Really long, many words: week 4
We ask students to explain their theses in 200 of the 1000 most common English words
My big work of words asked why peace talks fail within societies where some people don’t like other groups of people. I looked at two example societies to try understand this question. The first society is in the Middle East and has two groups. The first group is the state of the first People of the Book, and the second group is people who the state of the first People of the Book pushed away. They dislike each other because the second group of people want a state, but the state of the first People of the Book does not like that.
The second society is the long country at the north of the Middle East, that is south of the Black Sea. The two groups are the people who speak the language this state is named after, and a people who live in the south-east of the state, on the edge with other countries who speak a different language. These groups don’t like each other because they speak different languages.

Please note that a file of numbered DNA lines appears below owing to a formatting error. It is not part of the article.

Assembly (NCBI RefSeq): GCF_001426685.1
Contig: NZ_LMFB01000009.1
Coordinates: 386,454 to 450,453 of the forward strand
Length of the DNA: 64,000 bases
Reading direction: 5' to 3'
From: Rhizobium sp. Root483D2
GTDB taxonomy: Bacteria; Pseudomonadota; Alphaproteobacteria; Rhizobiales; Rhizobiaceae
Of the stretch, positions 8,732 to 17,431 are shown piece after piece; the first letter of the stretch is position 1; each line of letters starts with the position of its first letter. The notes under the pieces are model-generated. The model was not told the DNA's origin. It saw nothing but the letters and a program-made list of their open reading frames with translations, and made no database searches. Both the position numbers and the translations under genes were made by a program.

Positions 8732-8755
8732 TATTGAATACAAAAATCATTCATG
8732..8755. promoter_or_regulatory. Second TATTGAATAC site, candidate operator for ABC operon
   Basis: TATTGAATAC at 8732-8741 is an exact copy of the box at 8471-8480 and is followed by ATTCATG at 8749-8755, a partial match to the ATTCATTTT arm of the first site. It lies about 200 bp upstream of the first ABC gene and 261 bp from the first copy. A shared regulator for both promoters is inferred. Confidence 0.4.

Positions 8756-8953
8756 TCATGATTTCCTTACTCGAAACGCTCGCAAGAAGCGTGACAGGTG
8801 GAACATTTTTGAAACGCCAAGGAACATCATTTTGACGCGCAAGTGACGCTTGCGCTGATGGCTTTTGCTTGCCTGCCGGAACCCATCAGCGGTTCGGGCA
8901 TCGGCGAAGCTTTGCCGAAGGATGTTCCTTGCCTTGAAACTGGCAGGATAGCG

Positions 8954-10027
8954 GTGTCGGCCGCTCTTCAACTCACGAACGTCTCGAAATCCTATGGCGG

My research found that peace talks between groups in these societies fail because the groups do not like each other. Talking about peace does not make them like each other more. Importantly, leaders of these groups act in a way that makes people of the other group of people like them less. This makes talking about peace harder.
Jonty Katz researched why peace processes in ethnically divided societies fail. “I compared the Israel/Palestine and Turkey/Kurdistan Worker’s Party conflicts, finding that such peace processes fail when the two ethnic groups do not adequately trust each other; and that in peace processes leaders of ethnic communities acted in such a way that undermined support for the peace process in the other ethnic community”.